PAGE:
MOST Filipinos do not want President Benigno Aquino III to run for a second term in 2016 even if his allies lift term limits by amending the Constitution, a new Pulse Asia survey showed.
“Around six in 10 Filipinos (62 percent) are not in favor of President Benigno S. Aquino III running again for the presidency after his term ends in 2016 [even if] the 1987 Constitution be amended to allow for the re-election of an incumbent chief executive,” Pulse Asia added.
About the same percentage of respondents said they saw no need to amend the Constitution at present, the survey company added.
The poll, conducted from Sept. 8 to 15, showed that an even bigger majority – 70 percent – rejected Aquino’s attempts to limit the powers of the Supreme Court to review the actions of the Executive.
Communications Secretary Herminio Coloma Jr. said the Palace was not surprised by the survey results but said the President would continue to survey the people on the issue.
“The President continues to listen to citizen’s expressions of their desires on the purpose of strengthening reforms and completing the transformation of society,” Coloma said.
He said public opinion surveys, such as the one conducted by Pulse Asia, are among the tools to feel the people’s pulse.
The Palace official also said that since day one, the President has made it a point to know the opinion of his “bosses” because he considers this an important element of good governance.
But Pulse Asia said support for Charter change declined substantially across all socio-economic classes and in all geographical areas since October 2010.
“Complete opposition to charter change (i.e., now and in the future) becomes more notable in the rest of Luzon and the Visayas (+19 to +22 percentage points) and in Classes ABC and D (+14 to +18 percentage points),” Pulse Asia said.
Opposition to a second term for President Aquino was highest in Luzon excluding Metro Manila, at 71 percent. In Metro Manila, it was 67 percent; in Mindanao, 52 percent; and in the Visayas, 50 percent.
Some 63 percent of respondents from Class A, B, and C households rejected a second term for the President. For class E, the poorest of the poor, the figure was 65 percent; for Class D, 61 percent.
Opposition to the President’s plan to limit the Supreme Court’s power of judicial review was seen across all geographic areas and socio-economic groupings, Pulse Asia said.
Pulse Asia’s survey showed that majority of Filipinos (61 percent) are aware of moves by Aquino’s allies to amend the 1987 Constitution with higher awareness in Metro Manila and the rest of Luzon.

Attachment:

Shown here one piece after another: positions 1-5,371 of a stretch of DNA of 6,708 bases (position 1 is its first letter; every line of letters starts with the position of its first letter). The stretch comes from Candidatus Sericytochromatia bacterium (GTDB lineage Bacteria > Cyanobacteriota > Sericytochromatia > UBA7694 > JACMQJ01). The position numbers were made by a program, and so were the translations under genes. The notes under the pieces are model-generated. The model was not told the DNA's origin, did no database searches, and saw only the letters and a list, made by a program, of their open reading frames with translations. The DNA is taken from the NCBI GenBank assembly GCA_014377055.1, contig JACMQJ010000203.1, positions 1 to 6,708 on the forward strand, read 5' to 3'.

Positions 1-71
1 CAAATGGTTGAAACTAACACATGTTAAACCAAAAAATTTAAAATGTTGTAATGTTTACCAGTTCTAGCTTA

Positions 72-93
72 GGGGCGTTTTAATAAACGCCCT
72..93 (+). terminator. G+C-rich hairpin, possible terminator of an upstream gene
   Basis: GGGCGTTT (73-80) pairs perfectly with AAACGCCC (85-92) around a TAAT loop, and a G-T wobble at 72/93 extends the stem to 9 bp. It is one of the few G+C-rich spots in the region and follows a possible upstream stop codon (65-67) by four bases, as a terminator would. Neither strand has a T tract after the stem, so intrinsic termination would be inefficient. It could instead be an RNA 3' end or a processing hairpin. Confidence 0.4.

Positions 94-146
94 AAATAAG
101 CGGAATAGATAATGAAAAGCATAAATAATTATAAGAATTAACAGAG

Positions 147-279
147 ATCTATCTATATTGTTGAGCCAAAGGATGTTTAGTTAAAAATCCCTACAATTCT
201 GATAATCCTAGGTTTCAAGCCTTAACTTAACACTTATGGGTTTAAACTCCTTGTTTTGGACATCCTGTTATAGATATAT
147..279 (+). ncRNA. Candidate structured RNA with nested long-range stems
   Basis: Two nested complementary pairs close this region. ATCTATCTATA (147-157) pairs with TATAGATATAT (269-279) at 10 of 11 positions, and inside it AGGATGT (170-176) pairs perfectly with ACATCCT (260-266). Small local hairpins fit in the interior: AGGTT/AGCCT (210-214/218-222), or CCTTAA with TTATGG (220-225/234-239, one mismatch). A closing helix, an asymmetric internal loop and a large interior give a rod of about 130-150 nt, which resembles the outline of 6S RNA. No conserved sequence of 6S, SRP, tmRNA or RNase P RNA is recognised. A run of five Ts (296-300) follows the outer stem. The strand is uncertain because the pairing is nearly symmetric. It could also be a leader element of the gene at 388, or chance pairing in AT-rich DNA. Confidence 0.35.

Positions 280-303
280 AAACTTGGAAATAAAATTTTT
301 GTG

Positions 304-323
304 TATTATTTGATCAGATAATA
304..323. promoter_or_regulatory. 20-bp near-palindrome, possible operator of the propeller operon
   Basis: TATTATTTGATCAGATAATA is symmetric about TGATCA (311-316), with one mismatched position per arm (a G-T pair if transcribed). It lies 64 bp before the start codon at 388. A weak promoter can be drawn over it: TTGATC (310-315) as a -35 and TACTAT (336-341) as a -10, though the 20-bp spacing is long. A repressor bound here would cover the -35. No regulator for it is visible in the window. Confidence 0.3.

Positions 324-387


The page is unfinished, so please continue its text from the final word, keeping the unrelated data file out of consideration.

The militant Bagong Alyansang Makabayan said in a statement that the Pulse Asia survey showed there was no clamor for Aquino to stay in power beyond 2016.
“The clamor only exists in Aquino’s imagination and perhaps during meetings with his Cabinet,” the group said.
“The recent Pulse Asia survey shows that the public resoundingly rejects Charter change, both the self-serving political agenda, and the foreign-dictated economic agenda. Some 62 percent of survey respondents opposed a second term for Aquino. An even bigger 85 percent oppose foreign ownership of residential and industrial land. As for Aquino’s threats versus the judiciary, 70 percent of the respondents reject limiting the powers of the Supreme Court,” Bayan said.
“The question now is: will Aquino heed the writing on the wall or will he continue down this destructive path of trying to keep himself in power?”
The group also said Aquino’s ploy to use Charter change to cover up government scandals was not workin, and chided the President for his staunch defense of Budget Secretary Florencio Abad, Transportation and Communication Secretary Joseph Emilio Abaya and Philippine National Police chief Alan Purisma amid allegations of misdeeds and corruption.
“Instead of Charter change, the people are demanding that Aquino and his officials are made accountable for their corruption and misdeeds,” Bayan said.
In August, Aquino said he was open to amending the Constitution to limit what he called the judiciary’s “over-reach.”
The nationwide survey interviewed 1,200 people aged 18 and up from Sept. 8 to 15. It has a ± 3 percent error margin at a 95-percent confidence level.
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